Court name
Harare High Court
Case number
CA 1111 of 2010

S v Zakeyo (CA 1111 of 2010) [2012] ZWHHC 142 (19 March 2012);

Law report citations
Media neutral citation
[2012] ZWHHC 142

                                                                                                                       

THE STATE

versus

STEPHEN ZAKEY0

 

HIGH COURT OF ZIMBABWE

HUNGWE and MAVANGIRA JJ

HARARE, 20 MARCH 2012

 

Criminal Appeal

A. Nyikadzino, for the appellant

S. Fero, for the respondent

 

MAVANGIRA J: The appellant was convicted on a charge of rape by the Regional Magistrate sitting at Harare. The allegation against him was that on 23 January 2008 at No. 24 Coronation Avenue, Greendale, Harare, he unlawfully had sexual intercourse with the complainant without her consent. Upon conviction he was sentenced to 17 years imprisonment of which 4 years was conditionally suspended. He now appeals against both conviction and sentence.

The Appellant raised four grounds of appeal. The first is that the learned trial magistrate erred in convicting the appellant on the uncorroborated suspect evidence of the complainant. The second is that the trial magistrate erred in convicting the appellant in the face of clear and uncontroverted evidence from witnesses who were close to both the complainant and the appellant that the two were in love. The third is that the trial magistrate erred in that he failed to seriously take into account that the rape was reported not by the complainant but by one of her sisters and that the report was not timeously made thus casting doubt on the credibility of the complainant. The fourth is that the magistrate erred in believing the State’s witnesses’ evidence as opposed to that of the defence witnesses. With regard to the appeal against sentence the ground of appeal raised is that the sentence imposed is manifestly excessive in the circumstances, especially taking into account that the appellant is a first offender and that apart from his immediate family he is also looking after the complainant and her minor child. However during the hearing of the appeal Mr Nyikadzino withdrew the appeal against sentence.

The appellant does not deny having sexual intercourse with the complainant. He however claims that it was consensual between him and the complainant. To the contrary the complainant’s evidence was that she knew the appellant as a prophet or healer who used to assist her in respect of an ailment that she suffered from. In her words, she would “lose power, fall down and become unconscious”. She said that those who would be around would later tell her that she would also “make utterances as someone who has lost her mind”. Her sister, with whom she resided and who worked at the same premises as the appellant referred her to the appellant for help. On 23 January 2008 the appellant called her to his house to collect “holy water”.

When she arrived, the appellant instructed her to enter into his single room residence. She sat on a chair. The appellant who followed her inside closed the door behind him. He then told her that he wanted to have sexual intercourse with her as the Holy Spirit had told him that he was to take her as a wife. The complainant said that she refused to be his wife since he was married and she had only approached him for assistance in connection with her illness. The appellant insisted that he would have sexual intercourse with her and then see what she would do about it. He then felled her to the floor, removed her pair of trousers and her pants and raped her. She tried to fight him off but he overpowered her. She tried to shout but the appellant closed her mouth or gagged her. Although the appellant used to stay with many people, on that day she did not see anyone else around. After raping her, the appellant gave the “holy water” and warned her not to tell anyone lest she dies or the severity of her illness would increase. The complainant refused to accept the holy water and went back home. The complainant was thus emphatic that the intercourse was not consensual.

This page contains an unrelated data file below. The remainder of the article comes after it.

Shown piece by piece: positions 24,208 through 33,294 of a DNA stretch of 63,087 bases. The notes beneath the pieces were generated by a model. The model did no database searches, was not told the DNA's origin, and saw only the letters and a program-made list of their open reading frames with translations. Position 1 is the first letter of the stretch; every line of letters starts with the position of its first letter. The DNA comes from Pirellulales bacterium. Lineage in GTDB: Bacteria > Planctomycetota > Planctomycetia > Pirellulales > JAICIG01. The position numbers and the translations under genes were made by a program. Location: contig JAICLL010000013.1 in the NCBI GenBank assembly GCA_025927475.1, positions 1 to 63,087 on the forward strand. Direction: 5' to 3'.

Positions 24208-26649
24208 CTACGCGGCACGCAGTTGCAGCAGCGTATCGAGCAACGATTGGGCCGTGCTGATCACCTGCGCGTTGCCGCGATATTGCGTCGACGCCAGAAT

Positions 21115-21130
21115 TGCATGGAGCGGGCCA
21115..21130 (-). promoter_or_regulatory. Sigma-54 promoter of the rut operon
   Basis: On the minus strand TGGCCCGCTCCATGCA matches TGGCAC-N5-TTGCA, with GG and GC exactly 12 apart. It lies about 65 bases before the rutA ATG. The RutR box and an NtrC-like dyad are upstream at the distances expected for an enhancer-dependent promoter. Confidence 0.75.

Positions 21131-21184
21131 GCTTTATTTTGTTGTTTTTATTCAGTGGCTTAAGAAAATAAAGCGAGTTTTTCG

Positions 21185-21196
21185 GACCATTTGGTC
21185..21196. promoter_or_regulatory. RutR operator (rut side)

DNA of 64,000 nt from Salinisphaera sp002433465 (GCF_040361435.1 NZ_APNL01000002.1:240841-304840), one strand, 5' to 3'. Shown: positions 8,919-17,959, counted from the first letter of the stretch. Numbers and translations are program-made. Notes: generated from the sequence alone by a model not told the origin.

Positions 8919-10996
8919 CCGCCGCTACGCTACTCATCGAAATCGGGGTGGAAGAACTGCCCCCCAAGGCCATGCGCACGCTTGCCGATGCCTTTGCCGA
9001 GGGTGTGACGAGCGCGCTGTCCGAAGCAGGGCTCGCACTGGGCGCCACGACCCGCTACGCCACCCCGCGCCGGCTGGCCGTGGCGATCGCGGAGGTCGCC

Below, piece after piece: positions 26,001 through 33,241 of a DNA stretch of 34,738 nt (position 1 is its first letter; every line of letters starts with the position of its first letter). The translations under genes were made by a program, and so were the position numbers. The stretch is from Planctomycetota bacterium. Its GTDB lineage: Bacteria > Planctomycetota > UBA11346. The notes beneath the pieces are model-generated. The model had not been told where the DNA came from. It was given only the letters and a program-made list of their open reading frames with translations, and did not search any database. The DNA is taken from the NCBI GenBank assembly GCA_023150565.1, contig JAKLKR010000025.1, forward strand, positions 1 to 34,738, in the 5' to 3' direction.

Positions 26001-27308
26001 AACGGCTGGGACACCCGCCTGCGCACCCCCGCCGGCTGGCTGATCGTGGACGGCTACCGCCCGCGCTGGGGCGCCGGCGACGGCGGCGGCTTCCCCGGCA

The complainant also explained that she became afraid after the appellant threatened here with aggravation of her illness or death as she had been ill for many years and she feared falling ill again. She thus kept quiet and made no report about the rape. Under cross examination she confirmed that she believed that the appellant had powers to cause one to die and or to become more ill. From a reading of her evidence this belief was particularly confirmed after appellant’s visit to her rural home albeit the said visit was made after the rape. It appears that after the visit the family believed that the appellant was responsible or had caused the misfortune that apparently befell the complainant’s mother.                                                                     

It is common cause that the complainant conceived as a result of the rape and later gave birth to a child.

The complainant’s evidence is attacked on the basis, amongst others that there was no evidence of screams or soiled garments to corroborate her story that the intercourse was not consensual. It has been submitted in the appellant’s heads of argument that in the absence of such evidence the trial magistrate wrongly convicted the appellant.